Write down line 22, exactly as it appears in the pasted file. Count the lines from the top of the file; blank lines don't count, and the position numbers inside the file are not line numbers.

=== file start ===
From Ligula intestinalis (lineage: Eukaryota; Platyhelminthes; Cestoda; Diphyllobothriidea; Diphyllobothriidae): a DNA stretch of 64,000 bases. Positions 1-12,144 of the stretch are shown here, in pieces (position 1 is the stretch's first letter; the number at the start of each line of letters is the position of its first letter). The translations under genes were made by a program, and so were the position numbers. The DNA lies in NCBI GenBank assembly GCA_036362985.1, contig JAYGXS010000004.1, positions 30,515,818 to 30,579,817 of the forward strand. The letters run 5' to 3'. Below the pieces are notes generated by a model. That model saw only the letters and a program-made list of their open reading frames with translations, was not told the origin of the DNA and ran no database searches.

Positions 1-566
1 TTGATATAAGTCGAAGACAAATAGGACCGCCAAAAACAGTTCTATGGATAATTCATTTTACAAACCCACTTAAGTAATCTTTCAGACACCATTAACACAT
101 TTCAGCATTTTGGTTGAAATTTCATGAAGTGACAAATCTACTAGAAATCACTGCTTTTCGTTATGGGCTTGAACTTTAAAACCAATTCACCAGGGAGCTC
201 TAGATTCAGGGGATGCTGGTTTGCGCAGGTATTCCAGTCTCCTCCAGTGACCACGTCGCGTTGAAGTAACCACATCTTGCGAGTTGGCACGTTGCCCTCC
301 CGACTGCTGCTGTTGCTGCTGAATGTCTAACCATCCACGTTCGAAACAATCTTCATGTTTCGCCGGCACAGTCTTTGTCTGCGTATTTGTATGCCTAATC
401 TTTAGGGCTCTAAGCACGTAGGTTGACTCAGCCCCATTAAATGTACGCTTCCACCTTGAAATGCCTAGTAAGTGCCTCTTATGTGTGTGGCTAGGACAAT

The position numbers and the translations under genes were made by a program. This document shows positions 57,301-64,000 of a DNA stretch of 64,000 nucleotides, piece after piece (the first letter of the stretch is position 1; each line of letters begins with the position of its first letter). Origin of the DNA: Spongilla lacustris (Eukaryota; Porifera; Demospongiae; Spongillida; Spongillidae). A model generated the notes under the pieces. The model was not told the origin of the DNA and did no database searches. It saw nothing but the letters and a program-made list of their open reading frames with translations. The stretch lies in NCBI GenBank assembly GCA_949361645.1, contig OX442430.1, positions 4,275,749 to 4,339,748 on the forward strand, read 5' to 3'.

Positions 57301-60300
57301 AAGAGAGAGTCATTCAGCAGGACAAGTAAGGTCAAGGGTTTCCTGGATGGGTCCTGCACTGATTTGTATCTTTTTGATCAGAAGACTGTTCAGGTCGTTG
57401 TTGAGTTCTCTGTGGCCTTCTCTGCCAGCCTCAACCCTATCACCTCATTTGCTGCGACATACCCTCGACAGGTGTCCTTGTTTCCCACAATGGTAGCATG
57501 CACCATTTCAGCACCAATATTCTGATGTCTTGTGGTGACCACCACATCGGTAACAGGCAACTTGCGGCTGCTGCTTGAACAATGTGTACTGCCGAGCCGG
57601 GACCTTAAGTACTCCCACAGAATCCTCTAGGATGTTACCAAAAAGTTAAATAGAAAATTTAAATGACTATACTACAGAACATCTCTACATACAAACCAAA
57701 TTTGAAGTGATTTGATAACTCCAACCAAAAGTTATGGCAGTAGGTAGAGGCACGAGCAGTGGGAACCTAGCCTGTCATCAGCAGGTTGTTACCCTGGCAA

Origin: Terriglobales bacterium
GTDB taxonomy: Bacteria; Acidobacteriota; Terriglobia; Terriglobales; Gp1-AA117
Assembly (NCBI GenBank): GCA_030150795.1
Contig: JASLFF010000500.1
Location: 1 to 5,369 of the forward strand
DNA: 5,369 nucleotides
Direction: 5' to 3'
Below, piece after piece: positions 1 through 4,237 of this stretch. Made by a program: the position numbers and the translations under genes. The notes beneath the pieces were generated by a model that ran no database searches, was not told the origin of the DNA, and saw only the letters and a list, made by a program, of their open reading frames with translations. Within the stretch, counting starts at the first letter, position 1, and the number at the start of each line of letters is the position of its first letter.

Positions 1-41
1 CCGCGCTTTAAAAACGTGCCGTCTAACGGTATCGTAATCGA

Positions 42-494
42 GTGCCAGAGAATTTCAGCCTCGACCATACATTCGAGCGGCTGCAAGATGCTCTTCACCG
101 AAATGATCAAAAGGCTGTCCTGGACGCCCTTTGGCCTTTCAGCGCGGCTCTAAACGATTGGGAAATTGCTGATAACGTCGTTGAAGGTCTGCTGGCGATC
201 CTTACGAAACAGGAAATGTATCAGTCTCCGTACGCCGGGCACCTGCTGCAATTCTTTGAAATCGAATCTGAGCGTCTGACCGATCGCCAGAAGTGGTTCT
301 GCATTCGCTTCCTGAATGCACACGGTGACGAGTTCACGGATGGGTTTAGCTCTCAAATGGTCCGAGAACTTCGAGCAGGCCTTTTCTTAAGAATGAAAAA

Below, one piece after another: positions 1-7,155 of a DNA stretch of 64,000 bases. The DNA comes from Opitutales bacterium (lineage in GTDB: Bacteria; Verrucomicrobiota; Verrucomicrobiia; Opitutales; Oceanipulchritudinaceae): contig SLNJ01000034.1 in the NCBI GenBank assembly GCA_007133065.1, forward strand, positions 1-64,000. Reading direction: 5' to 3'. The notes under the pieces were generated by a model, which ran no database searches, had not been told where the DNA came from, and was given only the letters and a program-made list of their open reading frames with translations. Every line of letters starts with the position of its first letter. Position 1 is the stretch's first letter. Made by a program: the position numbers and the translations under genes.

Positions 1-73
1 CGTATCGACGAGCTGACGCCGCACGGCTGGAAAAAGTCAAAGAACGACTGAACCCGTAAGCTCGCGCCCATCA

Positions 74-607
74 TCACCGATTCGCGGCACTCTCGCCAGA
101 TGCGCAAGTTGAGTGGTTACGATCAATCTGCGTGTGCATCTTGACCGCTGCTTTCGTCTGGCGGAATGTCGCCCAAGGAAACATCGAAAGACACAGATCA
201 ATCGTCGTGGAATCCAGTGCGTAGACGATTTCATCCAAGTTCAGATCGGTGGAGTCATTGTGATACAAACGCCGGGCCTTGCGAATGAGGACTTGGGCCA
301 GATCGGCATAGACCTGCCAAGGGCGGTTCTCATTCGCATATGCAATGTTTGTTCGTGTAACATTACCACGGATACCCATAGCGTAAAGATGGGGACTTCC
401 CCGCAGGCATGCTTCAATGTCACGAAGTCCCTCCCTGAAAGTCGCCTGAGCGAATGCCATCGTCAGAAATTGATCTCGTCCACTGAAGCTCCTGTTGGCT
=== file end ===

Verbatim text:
Below, piece after piece: positions 1 through 4,237 of this stretch. Made by a program: the position numbers and the translations under genes. The notes beneath the pieces were generated by a model that ran no database searches, was not told the origin of the DNA, and saw only the letters and a list, made by a program, of their open reading frames with translations. Within the stretch, counting starts at the first letter, position 1, and the number at the start of each line of letters is the position of its first letter.